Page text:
* Armenian president wins second five-year term
* Opposition party alleges fraud, protest planned
* International observers see lack of genuine competition
By Hasmik Mkrtchyan
YEREVAN, Feb 19 Armenian President Serzh
Sarksyan promised on Tuesday to make the country secure and
stable after cruising to victory in an election which
international vote monitors said lacked real competition.
But Sarksyan faces a challenge in his second five-year term
to prevent tensions increasing with Azerbaijan over the enclave
of Nagorno-Karabakh that could lead to a new war in the South
Caucasus, where pipelines carry Caspian oil and gas to Europe.
Preliminary results showed Sarksyan won 58.6 percent of the
votes cast in Monday's election, enough to avoid a second-round
run-off. His closest rival, U.S.-born former Foreign Minister
Raffi Hovannisian, trailed on nearly 37 percent.
"Armenia chose the path towards a safe Armenia and I am
happy and proud of the fact that every resident of Armenia will
be on that path," Sarksyan, 58, told celebrating supporters.
International observers said the vote was an improvement on
recent elections in the former Soviet republic, including the
2008 presidential ballot in which 10 people were killed.
"However, the limited field of candidates meant that the
election was not genuinely competitive," representatives of the
Parliamentary Assembly of the Organization for Security and
Cooperation in Europe said in a statement.
"The candidates who did run were able to campaign in a free
atmosphere and to present their views to voters, but the
campaign overall failed to engage the public's interest."
Several of Sarksyan's potential rivals, most notably former
President Levon Ter-Petrosyan, decided not to run because they
feared the election would be skewed in the president's favour.
A minor candidate was shot and wounded during campaigning,
and police received 70 complaints of voting violations. The
result was in line with opinion polls, however.
One group, the opposition Heritage Party, alleged some
ballots cast for Sarksyan's opponents had been thrown out and
said it planned a protest in the capital Yerevan later on
Tuesday. It was not clear if other parties would take part.
Armenians had expected Sarksyan to win and there was little
celebrating. "I expect that things will get better in the next
five years. And after that of course we will need to change (the
president). That's all," said Yerevan resident Roza Atovyan.
Another woman in Yerevan, Elana Akapova, said: "The
president has a lot of administrative power. Therefore it's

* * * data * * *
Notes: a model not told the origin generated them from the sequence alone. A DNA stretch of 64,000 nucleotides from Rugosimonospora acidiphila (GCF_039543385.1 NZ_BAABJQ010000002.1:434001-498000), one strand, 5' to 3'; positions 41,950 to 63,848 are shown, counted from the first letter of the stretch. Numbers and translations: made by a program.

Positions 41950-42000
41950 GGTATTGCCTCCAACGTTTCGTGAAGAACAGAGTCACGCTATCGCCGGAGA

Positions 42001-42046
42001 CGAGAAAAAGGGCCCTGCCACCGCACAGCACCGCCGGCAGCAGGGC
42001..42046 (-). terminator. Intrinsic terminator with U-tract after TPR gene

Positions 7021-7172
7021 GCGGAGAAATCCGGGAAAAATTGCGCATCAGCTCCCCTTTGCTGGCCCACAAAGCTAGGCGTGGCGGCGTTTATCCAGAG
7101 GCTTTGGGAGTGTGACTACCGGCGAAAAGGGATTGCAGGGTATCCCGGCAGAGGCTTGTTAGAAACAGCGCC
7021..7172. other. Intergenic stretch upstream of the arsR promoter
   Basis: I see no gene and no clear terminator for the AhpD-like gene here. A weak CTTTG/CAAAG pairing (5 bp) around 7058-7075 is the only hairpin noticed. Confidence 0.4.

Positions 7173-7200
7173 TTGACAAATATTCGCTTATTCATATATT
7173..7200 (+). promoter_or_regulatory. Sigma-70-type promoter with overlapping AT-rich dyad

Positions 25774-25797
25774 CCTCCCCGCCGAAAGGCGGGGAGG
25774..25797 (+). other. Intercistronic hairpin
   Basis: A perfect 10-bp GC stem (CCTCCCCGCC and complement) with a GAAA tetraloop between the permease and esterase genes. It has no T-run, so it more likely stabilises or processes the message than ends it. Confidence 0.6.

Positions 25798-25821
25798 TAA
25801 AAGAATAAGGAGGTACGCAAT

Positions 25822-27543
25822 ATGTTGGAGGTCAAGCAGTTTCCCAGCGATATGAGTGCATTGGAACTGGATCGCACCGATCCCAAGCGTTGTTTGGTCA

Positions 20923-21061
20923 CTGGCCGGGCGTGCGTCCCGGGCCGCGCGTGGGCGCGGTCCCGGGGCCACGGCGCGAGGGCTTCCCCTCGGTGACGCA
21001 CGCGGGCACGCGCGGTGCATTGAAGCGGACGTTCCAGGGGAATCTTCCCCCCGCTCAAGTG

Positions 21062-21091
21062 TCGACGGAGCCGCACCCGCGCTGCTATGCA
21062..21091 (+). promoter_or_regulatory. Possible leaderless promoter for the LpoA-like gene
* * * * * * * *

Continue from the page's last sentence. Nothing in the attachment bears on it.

natural that he received the majority of the vote."
The result strengthens Sarksyan's hold on Armenia, which
borders Iran, Georgia, Turkey and Azerbaijan, after his
Republican Party won a parliamentary election last year.
Sarksyan's promises of economic recovery went down well with
voters in the country of 3.2 million, where more than 30 percent
live below the poverty line. The average monthly wage is about
$300 and unemployment was 16 percent last year.
Armenia is an important potential ally for the West which is
trying to ensure Iran does not develop nuclear weapons, although
tightening international economic sanctions on its neighbours
could affect Armenia's trade and economy.
Sarksyan has outlined no big policy changes and investors
and foreign governments are worried by Armenia's fraught
relations with Azerbaijan.
FEARS OF NEW CONFLICT
About 30,000 people were killed in the war over
Nagorno-Karabakh in the 1990s and Azerbaijan uses its diplomatic
and economic muscle to isolate Yerevan. It has vastly increased
military spending in the last few years, alarming Yerevan.
Nagorno-Karabakh is an ethnic Armenian-majority enclave
inside Azerbaijan, which Armenia-backed rebels wrested from
Azeri troops. Firefights along the border still kill troops on
both sides and experts say a wider conflict is possible.
Sarksyan has accused Azerbaijan of threatening a new
conflict. Azerbaijan denies it is the aggressor and says
Armenians should hand back control of the mountainous enclave.
"In terms of domestic policy, we should expect a
continuation of deepening ties with the West and the European
Union," said Richard Giragosian, director of the Regional
Studies Centre think tank in Yerevan.
He ruled out a breakthrough over Nagorno-Karabakh, saying:
"Both sides remain too far apart."
Without a shift in regional politics, durable economic
growth will be difficult for Armenia while its borders with
Azerbaijan and Turkey remain closed. Turkey shut the border in
1993 in solidarity with its ethnic kin in Azerbaijan.
Most regional pipeline projects between growing regional
power Turkey and the oil and gas-producing Azerbaijan isolate
Armenia, making Yerevan more dependent on ties with its
Soviet-era master Moscow, which has a military base on Armenian